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Wealthy people have so much money because they do different things than average people. What they do often seems weird to those who aren’t successful.

The same is true for financial advisors. Your business might be completely different than that of a millionaire advisor. You might not like how they do things, but you should follow their lead.

In this episode, you’ll discover 3 things successful financial advisors do—and how you can copy them to build a successful business yourself.

Want to stop copying poor people and use the strategies of wealthy advisors? Listen now!

Show highlights include:

  • The cognitive bias that makes financial advisors copy strategies from losers with no clients. (4:30)
  • Why persistency won’t make you successful, no matter what motivation gurus tell you. (7:18)
  • What 70% of 7-figure financial advisors have in common. (10:17)
  • 6 ways you can reach your ideal clients with your marketing. (14:29)
  • Why clients will hate you if you don’t have your own finances in order. (15:50)
  • Why reading newsletters can make you wealthy even when courses, books and webinars have failed you. (17:14)

If you’re looking for a way to set more appointments with qualified prospects, sign up for James’ brand new webinar about how financial advisors can get more clients with email marketing.

Go to  https://TheAdvisorCoach.com/webinar  to register today.

Ready to learn even more about becoming the successful financial advisor you know you can be? Check out these resources:




Read Full Transcript

You're listening to Financial Adviser Marketing, the best show on the planet for financial advisers who want to get more clients without all the stress. You're about to get the real scoop on everything from lead generation to closing the deal. James is the founder of TheAdviserCoach.com, where you can find an entire suite of products designed to help financial advisers grow their businesses more rapidly than ever before. Now, here is your host, James Pollard. [00:31.7]

James: Welcome to the Financial Advisor Marketing podcast If you're not at least somehow involved in financial services, you're in the wrong place because, and I honestly have no idea how you got here, but this is for financial advisors, insurance agents, financial planners, accountants, tax planners, and so on, all of those people listen to the show. I also know for a fact that real estate agents listened to the show because..

Jonathan: What?

James: Few of them have emailed me, which is weird because at first glance, this isn't for them, yet the more I talk about strategy and how to think and business building as a whole, the more they listen. And one of them asked me, I know you used to be involved in real estate game. You got some real estate podcasts under the podcast factory umbrella, Jonathan?

Jonathan: Yeah, lots of them. I still own a real estate. And I'm a tired landlord. [01:21.7]

James: Hmm…Well, one of them asked me a question about how to get more listings. And I was like, I don't know, Facebook ads. Like I have no clue. I'm not involved in that world. I really don't know. You have to understand, I really only work with financial advisors. In the past I've had attorney clients back when we were doing the done ‘done for you marketing stuff’, where we were running people's ads and doing all that stuff, we don't do that anymore. But I would have like, attorneys just basically begged me to take them on as clients, because the same process is kinda sorta swap over financial services and attorneys and lawyers and stuff like that. But we cut that off completely cause it was just a pain in the neck, but I'm really only work with financial advisors. People who manage money, do financial planning, all that sort of stuff, helping those people that's my superpower. I'm like the Hawk there, everything else. I'm just Bruce Banner. And you got to think that way. That's why I want financial advisors to have a niche. [02:17.9]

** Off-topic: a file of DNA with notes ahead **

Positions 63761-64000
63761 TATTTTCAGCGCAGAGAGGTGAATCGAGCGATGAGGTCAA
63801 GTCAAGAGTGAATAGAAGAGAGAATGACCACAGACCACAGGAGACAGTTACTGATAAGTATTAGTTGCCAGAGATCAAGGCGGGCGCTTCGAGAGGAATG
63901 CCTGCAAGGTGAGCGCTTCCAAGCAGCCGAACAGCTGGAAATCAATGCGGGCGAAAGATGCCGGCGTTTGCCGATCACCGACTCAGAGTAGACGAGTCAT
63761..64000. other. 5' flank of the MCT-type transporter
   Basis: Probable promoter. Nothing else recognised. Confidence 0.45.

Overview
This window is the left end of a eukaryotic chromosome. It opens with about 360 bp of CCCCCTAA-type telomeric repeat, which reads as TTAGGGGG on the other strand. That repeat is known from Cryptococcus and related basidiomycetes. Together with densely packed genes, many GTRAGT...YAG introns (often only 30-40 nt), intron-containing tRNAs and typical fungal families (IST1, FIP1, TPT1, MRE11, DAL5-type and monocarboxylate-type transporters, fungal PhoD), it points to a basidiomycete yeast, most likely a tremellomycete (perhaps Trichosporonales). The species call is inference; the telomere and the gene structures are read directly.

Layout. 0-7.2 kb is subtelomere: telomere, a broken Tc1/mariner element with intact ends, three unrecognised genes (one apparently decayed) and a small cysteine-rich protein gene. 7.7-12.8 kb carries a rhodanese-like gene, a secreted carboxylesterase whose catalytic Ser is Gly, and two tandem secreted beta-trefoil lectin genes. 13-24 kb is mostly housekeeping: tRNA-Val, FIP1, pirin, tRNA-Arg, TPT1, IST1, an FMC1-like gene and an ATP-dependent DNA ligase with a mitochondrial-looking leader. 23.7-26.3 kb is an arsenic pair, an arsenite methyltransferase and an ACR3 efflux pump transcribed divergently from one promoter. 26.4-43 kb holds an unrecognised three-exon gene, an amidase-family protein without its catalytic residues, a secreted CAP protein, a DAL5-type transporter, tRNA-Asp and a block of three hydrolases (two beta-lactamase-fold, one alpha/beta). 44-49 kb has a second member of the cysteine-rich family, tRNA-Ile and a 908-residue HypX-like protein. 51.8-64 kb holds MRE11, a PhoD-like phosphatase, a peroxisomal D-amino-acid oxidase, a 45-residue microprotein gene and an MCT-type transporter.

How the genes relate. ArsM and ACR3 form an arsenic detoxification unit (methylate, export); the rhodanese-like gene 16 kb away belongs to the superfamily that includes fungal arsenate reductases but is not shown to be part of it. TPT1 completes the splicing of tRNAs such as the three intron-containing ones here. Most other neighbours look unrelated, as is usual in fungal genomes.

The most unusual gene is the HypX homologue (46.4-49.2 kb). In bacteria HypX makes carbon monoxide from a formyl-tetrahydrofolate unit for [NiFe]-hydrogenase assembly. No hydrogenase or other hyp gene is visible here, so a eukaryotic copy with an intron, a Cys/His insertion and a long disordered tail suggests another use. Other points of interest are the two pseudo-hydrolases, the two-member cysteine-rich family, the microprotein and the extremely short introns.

If you work specifically with physicians, you're going to be the Hawk there. You're going to be Hawk smash every single day, but with teachers, you're just Bruce Banner. You've got to put yourself in a place where you were going to be the Hawk every single day. And that's why I love what I do, that's why I have the energy that I bring to the table. That's why I have the newsletter, that's why I've got all the blog posts. What is this? This is like episode 86 now?

Jonathan: Sir 86 already.

James: Holy crap! What am I doing with my life? I mean, you got to think about that, like 86 episodes. I'm coming at you every single week to give you stuff. I love to do this. I love helping financial advisors, but man, you've to get in where you fit in. And I'm so blessed, and I'm so grateful to know that I am in an area where I can get results for people, because I mean, that's what it's all about. And in today's episode, I'm going to talk about some weird things, successful financial advisors do that you probably don't do. [03:14.5]

And I do want to start off and I'm glad I did kind of start off by admitting how lucky I am to even have this vantage point. Because most people don't, I mean, it's just the truth. There's a lot of groups where advisors get together, there's a lot of masterminds and whatnot. But once you have to realize is that these groups only attract a certain type of an advisor. They attract the type of advisor who is a) willing to grow and actively looking for resources to grow and b) is already fairly successful. So for better or worse, my business, TheAdvisorCoach.com, The Advisor Coach, LLC, it attracts all types of financial advisors. I'm just being transparent with you. I've got advisors who purchased your first year and then quit a few months later. I've got advisors who have been inner circle members for years and inner circle members being cream of the crop, like the best financial advisors. It's arguably the greatest thing I offer is the inner circle newsletter. My point is I see both sides of the coin and that's important because if you only see the successful financial advisors, meaning if, if you've got like a $50,000 per year mastermind, well, you've got to have at least some level of success and in order to be, even be at the table, they're at the mastermind. [04:23.1]